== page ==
Henry. Olivia closed her eyes as her breath caught in her throat at the mere thought of the little boy, Emily’s son. She allowed herself a moment to reflect on the time they had spent together while Henry was recovering from his heart operation. When she had first met Emily, she’d had no clue how their lives would suddenly become so entwined. Having Emily and young Henry stay at her hotel suite in London while Henry recuperated had changed everything. She missed them, missed the things they had done together. She quickly reopened her eyes and chanced a glance at the seat opposite hers, mentally noting that her seat was actually not hers at all; hers had landed five hours ago. This new seat was a poor replica. The lower back felt different, and the left-hand armrest gave the slightest of wobbles. She looked at the seat opposite, the one that would in her mind always be Henry’s, and sighed. It was currently occupied by a young woman who was practically dripping in diamonds and high fashion. She’d spent the entire flight on the satellite phone making small talk with friends about various parties.

Olivia let out another sigh. She knew she had been doing more of that lately, ever since her last conversation with Emily more than three weeks ago. Changing her schedule had been difficult. Olivia was a creature of habit, and despite the enormous discomfort she felt over the change of schedule, not to mention the wobbly armrest, she knew it had been the right thing to do. Her social awkwardness, absence of thought, and general lack of finesse had caused Emily pain, so it was up to Olivia to correct the situation by taking herself out of the equation. But knowing that didn’t make it any easier, and she still found herself thinking about Emily and Henry often, wondering what they were doing at any given moment.

She didn’t know how long she had been lost in thought, but suddenly the ocean was gone and the coast of Long Island came into view. The aircraft banked heavily from right to left as the pilot straightened up to the flight path. Olivia picked up some paperwork from the storage netting beside her and placed it on her wobbly armrest. She considered whether it would be worth changing to another seat in the future but quickly decided that none would be as perfect as her previous seat, the one which had already landed at JFK and was presumably about to return to London again.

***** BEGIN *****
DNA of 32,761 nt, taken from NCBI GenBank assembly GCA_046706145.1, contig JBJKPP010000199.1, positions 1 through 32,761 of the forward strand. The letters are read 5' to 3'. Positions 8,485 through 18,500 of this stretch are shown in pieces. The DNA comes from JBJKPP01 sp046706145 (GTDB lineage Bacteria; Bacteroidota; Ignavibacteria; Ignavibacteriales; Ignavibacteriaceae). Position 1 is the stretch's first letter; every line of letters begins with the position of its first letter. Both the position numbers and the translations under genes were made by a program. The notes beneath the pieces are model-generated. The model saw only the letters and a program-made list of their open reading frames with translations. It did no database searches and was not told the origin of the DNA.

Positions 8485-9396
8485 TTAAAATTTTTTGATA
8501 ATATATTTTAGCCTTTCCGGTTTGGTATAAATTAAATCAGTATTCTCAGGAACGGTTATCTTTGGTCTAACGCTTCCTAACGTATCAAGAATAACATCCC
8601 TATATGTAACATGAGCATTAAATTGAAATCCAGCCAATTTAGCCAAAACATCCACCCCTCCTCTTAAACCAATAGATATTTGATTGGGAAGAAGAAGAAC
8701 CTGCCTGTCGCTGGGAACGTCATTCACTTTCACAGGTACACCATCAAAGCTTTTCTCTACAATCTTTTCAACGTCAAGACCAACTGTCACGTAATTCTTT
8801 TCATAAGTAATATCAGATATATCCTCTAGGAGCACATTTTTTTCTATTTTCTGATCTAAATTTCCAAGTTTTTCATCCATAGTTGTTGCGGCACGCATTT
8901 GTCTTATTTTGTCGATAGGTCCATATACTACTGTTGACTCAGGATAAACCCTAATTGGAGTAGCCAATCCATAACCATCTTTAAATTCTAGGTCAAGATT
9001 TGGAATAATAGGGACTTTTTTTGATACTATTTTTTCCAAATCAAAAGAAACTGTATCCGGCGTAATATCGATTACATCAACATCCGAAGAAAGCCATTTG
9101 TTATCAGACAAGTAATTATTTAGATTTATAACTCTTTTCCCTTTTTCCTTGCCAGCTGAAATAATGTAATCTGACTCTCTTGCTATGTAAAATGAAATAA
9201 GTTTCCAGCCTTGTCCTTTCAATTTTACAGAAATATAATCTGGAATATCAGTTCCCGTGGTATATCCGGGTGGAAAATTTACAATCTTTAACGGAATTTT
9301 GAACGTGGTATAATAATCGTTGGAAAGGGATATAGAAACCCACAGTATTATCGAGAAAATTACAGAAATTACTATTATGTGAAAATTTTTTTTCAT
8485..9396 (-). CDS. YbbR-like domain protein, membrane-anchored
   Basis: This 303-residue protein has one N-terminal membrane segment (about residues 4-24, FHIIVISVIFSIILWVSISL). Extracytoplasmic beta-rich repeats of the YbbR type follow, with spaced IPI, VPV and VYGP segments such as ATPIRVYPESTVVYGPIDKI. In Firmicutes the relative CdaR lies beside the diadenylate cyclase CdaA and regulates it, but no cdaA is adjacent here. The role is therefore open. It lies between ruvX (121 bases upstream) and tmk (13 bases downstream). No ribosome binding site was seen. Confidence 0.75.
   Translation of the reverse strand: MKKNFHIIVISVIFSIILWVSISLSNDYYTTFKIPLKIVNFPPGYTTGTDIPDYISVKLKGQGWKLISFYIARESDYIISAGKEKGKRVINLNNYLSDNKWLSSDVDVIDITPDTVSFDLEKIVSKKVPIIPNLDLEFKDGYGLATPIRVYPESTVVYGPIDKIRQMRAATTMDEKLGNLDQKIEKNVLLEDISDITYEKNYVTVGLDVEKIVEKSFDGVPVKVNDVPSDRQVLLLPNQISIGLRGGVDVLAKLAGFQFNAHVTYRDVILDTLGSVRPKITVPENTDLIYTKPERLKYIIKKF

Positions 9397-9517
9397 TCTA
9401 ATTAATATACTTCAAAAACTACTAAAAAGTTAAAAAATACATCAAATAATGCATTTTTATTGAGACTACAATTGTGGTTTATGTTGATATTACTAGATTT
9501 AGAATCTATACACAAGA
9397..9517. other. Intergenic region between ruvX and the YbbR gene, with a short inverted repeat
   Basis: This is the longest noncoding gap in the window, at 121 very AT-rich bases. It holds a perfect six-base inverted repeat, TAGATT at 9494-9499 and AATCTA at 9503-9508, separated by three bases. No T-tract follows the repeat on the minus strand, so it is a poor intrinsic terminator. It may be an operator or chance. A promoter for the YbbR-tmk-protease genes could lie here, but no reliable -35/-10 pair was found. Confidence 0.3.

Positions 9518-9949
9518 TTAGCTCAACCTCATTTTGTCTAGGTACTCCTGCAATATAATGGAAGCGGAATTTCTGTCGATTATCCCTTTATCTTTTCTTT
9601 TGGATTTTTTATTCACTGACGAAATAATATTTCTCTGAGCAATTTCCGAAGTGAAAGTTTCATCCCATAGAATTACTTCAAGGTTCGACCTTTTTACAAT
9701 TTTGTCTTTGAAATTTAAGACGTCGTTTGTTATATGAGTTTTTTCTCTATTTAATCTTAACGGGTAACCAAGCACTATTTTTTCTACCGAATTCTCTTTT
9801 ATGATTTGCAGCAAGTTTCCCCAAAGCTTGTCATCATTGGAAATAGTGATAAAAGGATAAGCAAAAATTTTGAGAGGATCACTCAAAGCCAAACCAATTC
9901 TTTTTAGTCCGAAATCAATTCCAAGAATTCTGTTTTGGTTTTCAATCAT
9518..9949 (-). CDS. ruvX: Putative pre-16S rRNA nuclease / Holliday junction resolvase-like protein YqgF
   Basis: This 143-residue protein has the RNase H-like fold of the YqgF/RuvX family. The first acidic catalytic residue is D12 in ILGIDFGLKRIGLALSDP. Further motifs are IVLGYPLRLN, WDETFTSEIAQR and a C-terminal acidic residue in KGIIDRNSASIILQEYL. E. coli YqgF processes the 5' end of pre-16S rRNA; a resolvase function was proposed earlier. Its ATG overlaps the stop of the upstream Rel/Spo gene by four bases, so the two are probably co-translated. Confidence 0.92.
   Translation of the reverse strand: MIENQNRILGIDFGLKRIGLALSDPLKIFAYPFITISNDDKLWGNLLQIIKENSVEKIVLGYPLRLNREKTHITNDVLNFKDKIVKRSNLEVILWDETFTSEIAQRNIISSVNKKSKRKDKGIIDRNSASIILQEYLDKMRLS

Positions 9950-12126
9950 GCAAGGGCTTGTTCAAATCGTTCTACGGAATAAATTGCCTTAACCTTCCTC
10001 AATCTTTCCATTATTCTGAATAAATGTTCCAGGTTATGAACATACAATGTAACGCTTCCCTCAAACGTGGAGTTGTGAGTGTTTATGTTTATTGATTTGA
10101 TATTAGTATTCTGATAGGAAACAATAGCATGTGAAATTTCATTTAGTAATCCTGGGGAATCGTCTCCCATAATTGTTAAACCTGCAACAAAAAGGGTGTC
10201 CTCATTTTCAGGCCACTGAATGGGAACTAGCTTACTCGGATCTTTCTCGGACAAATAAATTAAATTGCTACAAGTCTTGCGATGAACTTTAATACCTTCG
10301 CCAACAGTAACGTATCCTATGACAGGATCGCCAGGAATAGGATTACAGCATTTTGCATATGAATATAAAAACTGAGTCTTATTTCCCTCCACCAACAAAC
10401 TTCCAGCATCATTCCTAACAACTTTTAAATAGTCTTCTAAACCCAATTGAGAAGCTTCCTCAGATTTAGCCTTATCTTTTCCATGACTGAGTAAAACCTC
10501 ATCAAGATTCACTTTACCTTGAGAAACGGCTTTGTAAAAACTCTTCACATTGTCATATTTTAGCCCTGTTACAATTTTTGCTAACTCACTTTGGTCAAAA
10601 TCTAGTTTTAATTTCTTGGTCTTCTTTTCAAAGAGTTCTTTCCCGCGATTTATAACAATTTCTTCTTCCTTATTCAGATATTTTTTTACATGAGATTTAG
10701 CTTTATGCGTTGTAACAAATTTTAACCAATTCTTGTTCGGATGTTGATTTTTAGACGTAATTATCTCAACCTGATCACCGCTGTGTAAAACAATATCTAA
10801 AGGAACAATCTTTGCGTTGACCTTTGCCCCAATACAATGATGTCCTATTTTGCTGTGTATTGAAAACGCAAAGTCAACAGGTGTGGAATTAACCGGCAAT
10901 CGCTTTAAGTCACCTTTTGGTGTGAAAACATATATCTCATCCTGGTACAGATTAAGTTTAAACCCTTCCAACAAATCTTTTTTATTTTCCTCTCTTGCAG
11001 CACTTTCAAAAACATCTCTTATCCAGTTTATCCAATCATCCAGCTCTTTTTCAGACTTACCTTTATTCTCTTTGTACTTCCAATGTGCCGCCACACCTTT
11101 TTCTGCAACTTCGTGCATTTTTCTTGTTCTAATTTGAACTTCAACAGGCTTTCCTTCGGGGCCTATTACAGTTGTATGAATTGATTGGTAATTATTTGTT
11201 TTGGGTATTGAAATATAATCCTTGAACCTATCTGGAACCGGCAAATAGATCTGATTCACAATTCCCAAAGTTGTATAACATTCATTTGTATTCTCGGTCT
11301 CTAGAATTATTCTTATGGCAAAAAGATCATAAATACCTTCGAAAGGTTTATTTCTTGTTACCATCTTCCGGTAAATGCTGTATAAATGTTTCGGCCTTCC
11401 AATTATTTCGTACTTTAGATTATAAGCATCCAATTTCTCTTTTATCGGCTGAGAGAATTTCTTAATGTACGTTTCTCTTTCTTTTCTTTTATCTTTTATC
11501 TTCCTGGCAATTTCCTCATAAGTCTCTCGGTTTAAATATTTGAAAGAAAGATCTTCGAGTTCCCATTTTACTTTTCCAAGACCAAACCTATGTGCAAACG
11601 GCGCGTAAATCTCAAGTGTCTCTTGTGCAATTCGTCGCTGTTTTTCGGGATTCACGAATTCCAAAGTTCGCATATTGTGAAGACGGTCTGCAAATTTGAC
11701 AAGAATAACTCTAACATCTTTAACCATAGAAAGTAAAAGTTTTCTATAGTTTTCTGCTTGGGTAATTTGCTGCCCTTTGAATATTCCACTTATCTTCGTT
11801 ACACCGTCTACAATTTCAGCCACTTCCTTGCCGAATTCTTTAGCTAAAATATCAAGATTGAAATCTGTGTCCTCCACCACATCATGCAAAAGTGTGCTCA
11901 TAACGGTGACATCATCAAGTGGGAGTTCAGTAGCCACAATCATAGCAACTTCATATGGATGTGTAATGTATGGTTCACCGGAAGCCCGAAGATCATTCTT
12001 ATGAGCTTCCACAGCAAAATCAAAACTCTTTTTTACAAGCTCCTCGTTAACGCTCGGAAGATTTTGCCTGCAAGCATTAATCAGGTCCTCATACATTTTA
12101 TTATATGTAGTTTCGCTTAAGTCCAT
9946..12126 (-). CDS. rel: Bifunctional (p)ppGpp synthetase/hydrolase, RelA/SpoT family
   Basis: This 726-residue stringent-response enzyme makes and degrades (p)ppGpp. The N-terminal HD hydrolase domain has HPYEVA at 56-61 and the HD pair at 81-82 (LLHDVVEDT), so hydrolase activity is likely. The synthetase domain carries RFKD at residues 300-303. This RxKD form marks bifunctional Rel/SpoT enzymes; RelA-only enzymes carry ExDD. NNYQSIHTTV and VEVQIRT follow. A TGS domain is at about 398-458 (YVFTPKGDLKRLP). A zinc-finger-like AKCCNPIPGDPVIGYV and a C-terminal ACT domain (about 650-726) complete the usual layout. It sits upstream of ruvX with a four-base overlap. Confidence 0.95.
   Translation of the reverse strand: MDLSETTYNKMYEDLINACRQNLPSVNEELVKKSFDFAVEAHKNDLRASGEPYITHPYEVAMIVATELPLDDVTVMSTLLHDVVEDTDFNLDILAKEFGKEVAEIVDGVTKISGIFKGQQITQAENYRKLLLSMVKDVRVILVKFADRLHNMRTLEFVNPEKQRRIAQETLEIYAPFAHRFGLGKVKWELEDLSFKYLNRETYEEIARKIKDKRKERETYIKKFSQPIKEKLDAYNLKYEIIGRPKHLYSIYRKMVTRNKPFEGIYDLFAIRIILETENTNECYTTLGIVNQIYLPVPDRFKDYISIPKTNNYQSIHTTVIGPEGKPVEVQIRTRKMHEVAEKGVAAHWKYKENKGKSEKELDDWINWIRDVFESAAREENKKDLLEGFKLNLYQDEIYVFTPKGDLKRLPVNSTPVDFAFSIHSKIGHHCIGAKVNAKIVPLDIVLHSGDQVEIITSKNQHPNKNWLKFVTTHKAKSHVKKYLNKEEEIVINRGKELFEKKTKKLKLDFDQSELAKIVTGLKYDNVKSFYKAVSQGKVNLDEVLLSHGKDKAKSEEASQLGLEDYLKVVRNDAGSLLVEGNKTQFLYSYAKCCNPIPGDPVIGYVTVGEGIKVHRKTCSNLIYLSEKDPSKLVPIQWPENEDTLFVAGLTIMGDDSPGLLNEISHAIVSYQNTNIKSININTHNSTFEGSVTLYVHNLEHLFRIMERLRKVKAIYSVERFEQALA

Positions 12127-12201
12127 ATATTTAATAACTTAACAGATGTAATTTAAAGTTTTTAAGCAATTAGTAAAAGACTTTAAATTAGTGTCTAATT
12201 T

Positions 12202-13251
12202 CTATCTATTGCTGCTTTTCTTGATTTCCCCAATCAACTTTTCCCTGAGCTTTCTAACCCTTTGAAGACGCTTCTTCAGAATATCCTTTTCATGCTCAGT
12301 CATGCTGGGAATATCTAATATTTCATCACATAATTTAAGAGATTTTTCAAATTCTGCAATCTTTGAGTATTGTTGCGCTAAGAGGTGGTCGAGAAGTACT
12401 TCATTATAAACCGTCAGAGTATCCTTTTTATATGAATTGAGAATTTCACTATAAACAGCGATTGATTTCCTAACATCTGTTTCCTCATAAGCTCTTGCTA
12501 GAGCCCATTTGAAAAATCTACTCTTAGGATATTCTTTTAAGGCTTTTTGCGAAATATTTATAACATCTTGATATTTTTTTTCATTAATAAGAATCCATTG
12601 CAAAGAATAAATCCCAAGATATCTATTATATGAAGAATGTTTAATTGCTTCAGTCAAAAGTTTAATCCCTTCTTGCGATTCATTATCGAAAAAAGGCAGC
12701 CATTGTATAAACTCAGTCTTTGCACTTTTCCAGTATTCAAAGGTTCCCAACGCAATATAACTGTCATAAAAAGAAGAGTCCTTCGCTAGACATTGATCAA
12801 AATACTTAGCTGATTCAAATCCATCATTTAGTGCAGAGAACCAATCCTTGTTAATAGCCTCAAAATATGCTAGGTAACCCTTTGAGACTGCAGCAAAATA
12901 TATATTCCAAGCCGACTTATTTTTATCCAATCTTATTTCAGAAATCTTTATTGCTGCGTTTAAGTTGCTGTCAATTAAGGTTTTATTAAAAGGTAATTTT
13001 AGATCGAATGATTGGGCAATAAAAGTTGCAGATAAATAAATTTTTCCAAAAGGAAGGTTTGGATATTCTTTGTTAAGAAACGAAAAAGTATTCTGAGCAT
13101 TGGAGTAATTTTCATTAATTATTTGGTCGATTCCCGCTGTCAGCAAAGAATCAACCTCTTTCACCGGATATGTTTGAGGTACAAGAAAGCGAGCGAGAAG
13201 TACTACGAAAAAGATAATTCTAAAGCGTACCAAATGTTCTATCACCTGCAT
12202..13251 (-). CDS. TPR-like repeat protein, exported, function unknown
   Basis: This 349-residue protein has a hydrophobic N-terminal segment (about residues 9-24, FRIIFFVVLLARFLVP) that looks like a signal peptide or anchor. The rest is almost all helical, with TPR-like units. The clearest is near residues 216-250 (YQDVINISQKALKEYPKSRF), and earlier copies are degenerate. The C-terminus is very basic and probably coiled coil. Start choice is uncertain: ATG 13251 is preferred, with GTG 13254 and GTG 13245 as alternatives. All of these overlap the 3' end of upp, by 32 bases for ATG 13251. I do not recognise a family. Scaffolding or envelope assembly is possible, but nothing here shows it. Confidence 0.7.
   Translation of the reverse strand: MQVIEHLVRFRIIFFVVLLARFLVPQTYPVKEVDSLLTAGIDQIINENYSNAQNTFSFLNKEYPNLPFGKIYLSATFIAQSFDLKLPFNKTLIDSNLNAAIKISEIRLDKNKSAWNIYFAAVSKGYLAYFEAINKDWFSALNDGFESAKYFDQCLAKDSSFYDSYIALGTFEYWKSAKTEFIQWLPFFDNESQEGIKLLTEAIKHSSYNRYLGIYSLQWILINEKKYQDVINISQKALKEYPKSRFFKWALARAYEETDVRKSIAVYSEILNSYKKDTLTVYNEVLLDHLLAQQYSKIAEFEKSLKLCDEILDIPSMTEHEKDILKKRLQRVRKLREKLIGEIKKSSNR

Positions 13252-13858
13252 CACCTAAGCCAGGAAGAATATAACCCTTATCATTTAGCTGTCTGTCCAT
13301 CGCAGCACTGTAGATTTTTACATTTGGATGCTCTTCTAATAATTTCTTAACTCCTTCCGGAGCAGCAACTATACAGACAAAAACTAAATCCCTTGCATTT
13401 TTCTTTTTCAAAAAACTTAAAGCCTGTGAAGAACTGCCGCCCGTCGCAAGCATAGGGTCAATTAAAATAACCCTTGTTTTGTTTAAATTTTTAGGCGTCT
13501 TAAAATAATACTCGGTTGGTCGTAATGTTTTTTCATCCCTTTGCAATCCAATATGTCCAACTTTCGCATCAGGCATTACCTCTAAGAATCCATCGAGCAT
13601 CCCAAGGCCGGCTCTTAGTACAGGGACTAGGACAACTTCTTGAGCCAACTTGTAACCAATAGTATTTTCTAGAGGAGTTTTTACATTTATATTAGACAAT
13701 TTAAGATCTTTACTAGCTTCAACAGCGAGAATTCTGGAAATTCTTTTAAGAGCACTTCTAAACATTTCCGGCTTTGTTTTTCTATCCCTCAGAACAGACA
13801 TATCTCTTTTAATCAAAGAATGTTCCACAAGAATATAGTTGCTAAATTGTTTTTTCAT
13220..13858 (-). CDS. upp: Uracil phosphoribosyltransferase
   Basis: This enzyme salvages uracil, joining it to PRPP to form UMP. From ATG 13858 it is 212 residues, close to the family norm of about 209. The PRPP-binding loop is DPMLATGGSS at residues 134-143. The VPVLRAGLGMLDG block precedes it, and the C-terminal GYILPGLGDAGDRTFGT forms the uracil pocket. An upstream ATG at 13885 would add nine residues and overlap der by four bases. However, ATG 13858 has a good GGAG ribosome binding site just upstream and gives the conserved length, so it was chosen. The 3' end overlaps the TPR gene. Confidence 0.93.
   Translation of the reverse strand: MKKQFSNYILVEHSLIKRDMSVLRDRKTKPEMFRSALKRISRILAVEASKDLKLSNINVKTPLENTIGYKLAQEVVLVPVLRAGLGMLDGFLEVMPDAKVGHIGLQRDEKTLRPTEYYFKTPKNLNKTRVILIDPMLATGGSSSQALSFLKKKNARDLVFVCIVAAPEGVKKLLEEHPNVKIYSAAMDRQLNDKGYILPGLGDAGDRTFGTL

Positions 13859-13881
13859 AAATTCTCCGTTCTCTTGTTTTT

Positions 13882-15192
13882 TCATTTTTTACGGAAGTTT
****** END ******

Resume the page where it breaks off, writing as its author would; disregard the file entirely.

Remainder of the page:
She tried to distract herself by looking at the company accounts Simon had printed for her before her departure that morning. Unlike many of her other clients, this company had become something of a success story. The restructuring and new financial bailout she’d secured from the bank had saved the business. She pushed aside memories of Henry imploring her to save a similar business a few weeks before. She hadn’t managed to then, but since the distraction of Emily and Henry had left her life, she had been able to focus more on work.

The cabin lights dimmed, and a small reading light above lit up her workspace. She ignored the gentle sway of the aircraft banking from side to side and focused on the figures in front of her as the cabin crew took their seats for landing.

Everything seemed completely normal, like any of the hundreds of landings she had experienced before. Right up until the aircraft touched down on the runway. Olivia knew something wasn’t right but had no idea what it was. She looked up from her paperwork and frowned as she looked out the window for a clue as to what was wrong.

As the aircraft started to slow down on the runway, Olivia realised that it was the noise that was unusual. A screeching sound from beneath her got louder and louder, and she gripped the armrests tightly. The aircraft lurched forward, passengers screamed, and it went dark.


Em, wake up.

Emily blinked and looked up at the concerned face of her best friend.

Lucy? What? Is it Henry? Emily sat up quickly. She looked to her side to see Henry sleeping soundly in the bed they shared.

Henry’s fine, Lucy assured her. It’s the news. You have to see this.

Emily let out a relieved sigh. After years of caring for a sick child, it was hard to keep fear at bay, especially when just waking up. Emily quietly stood up, wobbling slightly. She was still in a daze from being woken from her nap, and still exhausted from a busy week’s worth of flights. She followed Lucy out of her bedroom and into the living room, where Tom sat in the armchair, leaning forward and staring pensively at the television.

Emily moved to stand beside him, looked at the news broadcast, and let out a surprised gasp.

What happened? she whispered.

Landing gear failure, Tom explained grimly, and then held up his hand to silence any further questions as the news reporter began to speak again.

Crown Airlines Flight SQA084 has suffered a catastrophic front landing gear failure at JFK airport. The Boeing 777 from London Heathrow landed at approximately eight o’clock this evening and touched down normally. However, a few seconds later the pilot declared an emergency, the news anchor explained as the camera panned over the downed aircraft.